The examination was adjourned for the purpose of taking blood grouping tests.

 Upon resumption, the Government marked in evidence two sets of five cards each. The cards were Standard Form 514b, promulgated 1948 in the case of three of the cards and revised 1951 in the case of the rest. Each bore the designation 'Hematology'. The cards bearing the names of the three relators in the first set were signed with an indecipherable monogram which looks like D.S. and all the rest of the cards in both sets were signed with another indecipherable monogram which looks like N.Y. In each case the signatures were over a line under which was printed '(Report Made by . . . Initials.)'. In the first set the cards bearing the names of the relators had no notation on a line subscribed 'Name of Hospital or Other Medical Facility' but all the rest in both sets bore in this space the words 'U.S. Public Health Service Hospital, Staten Island 4, N.Y.'

 The forms were divided into two columns, respectively headed 'Check Exam. Requested' and 'Results'. The lines designated 'Blood Type' and 'Rh Factor' on the 1948 form and 'Blood Group' and 'Rh Type' on the 1951 form were checked on some of the cards and there were notations on all of the lines so designated under the word 'Results'. On the cards of the three relators in the first set there were additional notations on a line with no designation and placed below the line designated 'Rh Factor'. In tabular form the information was as follows: First Set ///////-- Date of Ck. Exam. Name Report Reqtd. Results Signature //-- /////-- ///////-- /////-- ///////-- Lee Kum Hoy 7/ 1/52 Blood Type B D.S (?) Rh Factor (Undesignated line) MN Lee Kum Cherk 7/ 1/52 Blood Type O D.S (?) Rh Factor (Undesignated line) N Lee Moon Wah 7/ 1/52 Blood Type B D.S (?) Rh Factor (Undesignated line) MN Lee Ha 7/18/52 Blood Type A N.Y. (?) Rh Type M (Undesignated line) (None) Wong Tew Hee 7/18/52 Blood Group A N.Y. (?) Rh Type M (Undesignated line) (none) Second Set ////////-- Date of Ck. Exam. Name Report Reqtd. Results Signature //-- /////-- ///////-- /////-- ///////-- Lee Kum Hoy 8/12/52 Blood Group B N.Y. (?) Rh Type M (Undesignated line) (none) Lee Kum Cherk 8/12/52 Blood Group O N.Y. (?) Rh Type N (Undesignated line) (none) Lee Moon Wah 8/12/52 Blood Group B n.2 N.Y. (?) [Footnote Omitted] Rh Type MN (Undesignated line) (none) Lee Ha 8/14/52 Blood Group A N.Y. (?) Rh Type MN (Undesignated line) (none) Wong Tew Hee 8/14/52 Blood Group A N.Y. (?) Rh Type MN (Undesignated line) (none) 2. Followed by an indecipherable sign which may have been inadvertent. The examining inspector summarized the reports as follows: First Set ///////-- Lee Kum Hoy Blood Type B Rh Factor MN Lee Kum Cherk " ' 0 " " N Lee Moon Wah " " B " " MN Lee Ha Blood Group A Rh Type M Wong Tew Hee " " A " " M Second Set ////////-- Lee Kum Hoy Blood Group B Rh Type M Lee Kum Cherk " " O " " N Lee Moon Wah " " B " " MN Lee Ha " " A " " MN Wong Tew Hee " " A " " MN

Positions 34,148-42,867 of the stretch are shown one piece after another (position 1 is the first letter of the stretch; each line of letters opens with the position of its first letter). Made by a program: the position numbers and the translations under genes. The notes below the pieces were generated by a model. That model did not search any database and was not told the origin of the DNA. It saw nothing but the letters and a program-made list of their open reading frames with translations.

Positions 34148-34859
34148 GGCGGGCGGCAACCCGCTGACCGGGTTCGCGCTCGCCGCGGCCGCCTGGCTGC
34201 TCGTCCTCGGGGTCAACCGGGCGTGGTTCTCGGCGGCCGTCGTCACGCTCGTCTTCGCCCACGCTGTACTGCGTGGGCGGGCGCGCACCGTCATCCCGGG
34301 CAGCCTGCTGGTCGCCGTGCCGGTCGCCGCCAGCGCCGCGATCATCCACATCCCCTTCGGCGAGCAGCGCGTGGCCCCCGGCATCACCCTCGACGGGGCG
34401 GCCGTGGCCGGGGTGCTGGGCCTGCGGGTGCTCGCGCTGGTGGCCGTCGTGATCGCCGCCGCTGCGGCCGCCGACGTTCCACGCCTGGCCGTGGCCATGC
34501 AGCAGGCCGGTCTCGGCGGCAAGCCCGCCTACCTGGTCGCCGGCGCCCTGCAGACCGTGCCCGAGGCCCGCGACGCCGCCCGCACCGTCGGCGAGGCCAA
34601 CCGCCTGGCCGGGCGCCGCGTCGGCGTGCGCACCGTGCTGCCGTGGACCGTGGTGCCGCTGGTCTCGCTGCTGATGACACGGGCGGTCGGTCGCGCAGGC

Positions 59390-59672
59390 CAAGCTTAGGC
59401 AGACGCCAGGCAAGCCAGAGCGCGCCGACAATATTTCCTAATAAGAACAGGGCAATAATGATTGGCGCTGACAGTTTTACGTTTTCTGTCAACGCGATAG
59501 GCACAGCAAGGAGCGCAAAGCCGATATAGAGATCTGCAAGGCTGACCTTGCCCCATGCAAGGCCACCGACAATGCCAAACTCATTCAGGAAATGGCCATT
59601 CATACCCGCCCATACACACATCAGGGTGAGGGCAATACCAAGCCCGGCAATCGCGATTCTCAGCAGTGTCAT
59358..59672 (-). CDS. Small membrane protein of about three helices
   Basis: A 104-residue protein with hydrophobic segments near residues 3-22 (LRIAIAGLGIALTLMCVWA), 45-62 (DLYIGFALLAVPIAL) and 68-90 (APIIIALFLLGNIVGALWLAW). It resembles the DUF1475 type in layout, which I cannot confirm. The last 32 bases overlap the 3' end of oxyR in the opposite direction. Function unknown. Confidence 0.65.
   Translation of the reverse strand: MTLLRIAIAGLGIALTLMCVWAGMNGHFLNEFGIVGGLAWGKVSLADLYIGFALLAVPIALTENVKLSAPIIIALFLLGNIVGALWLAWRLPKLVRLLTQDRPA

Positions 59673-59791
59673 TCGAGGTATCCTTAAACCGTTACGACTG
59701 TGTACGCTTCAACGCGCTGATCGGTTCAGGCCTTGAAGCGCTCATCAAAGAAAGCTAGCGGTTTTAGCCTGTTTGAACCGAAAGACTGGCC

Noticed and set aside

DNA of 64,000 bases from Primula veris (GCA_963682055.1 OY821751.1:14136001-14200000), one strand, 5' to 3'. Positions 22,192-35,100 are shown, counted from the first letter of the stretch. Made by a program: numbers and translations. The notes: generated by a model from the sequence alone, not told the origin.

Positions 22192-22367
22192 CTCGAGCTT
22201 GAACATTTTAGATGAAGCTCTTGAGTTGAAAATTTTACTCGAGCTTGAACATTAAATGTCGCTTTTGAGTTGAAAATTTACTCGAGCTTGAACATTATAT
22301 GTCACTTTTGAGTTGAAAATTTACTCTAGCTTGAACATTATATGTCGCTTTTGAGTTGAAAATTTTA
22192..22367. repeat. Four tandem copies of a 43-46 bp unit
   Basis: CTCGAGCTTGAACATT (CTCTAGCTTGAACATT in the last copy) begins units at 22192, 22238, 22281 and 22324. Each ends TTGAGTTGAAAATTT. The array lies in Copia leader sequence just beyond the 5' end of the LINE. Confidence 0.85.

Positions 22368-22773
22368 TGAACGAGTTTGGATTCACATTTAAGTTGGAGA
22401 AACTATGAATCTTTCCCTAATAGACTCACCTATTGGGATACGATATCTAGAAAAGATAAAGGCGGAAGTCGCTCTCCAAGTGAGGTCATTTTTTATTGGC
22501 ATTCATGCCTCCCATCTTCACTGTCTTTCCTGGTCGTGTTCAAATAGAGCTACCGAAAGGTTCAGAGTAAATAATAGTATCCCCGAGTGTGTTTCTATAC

Counsel for relators objected to the introduction of the reports in evidence.

 The examining inspector announced to Wong Tew Hee, who was under examination at that particular time, that, according to the 'A-B' test in both sets of reports, she and Lee Ha could not possibly be the ...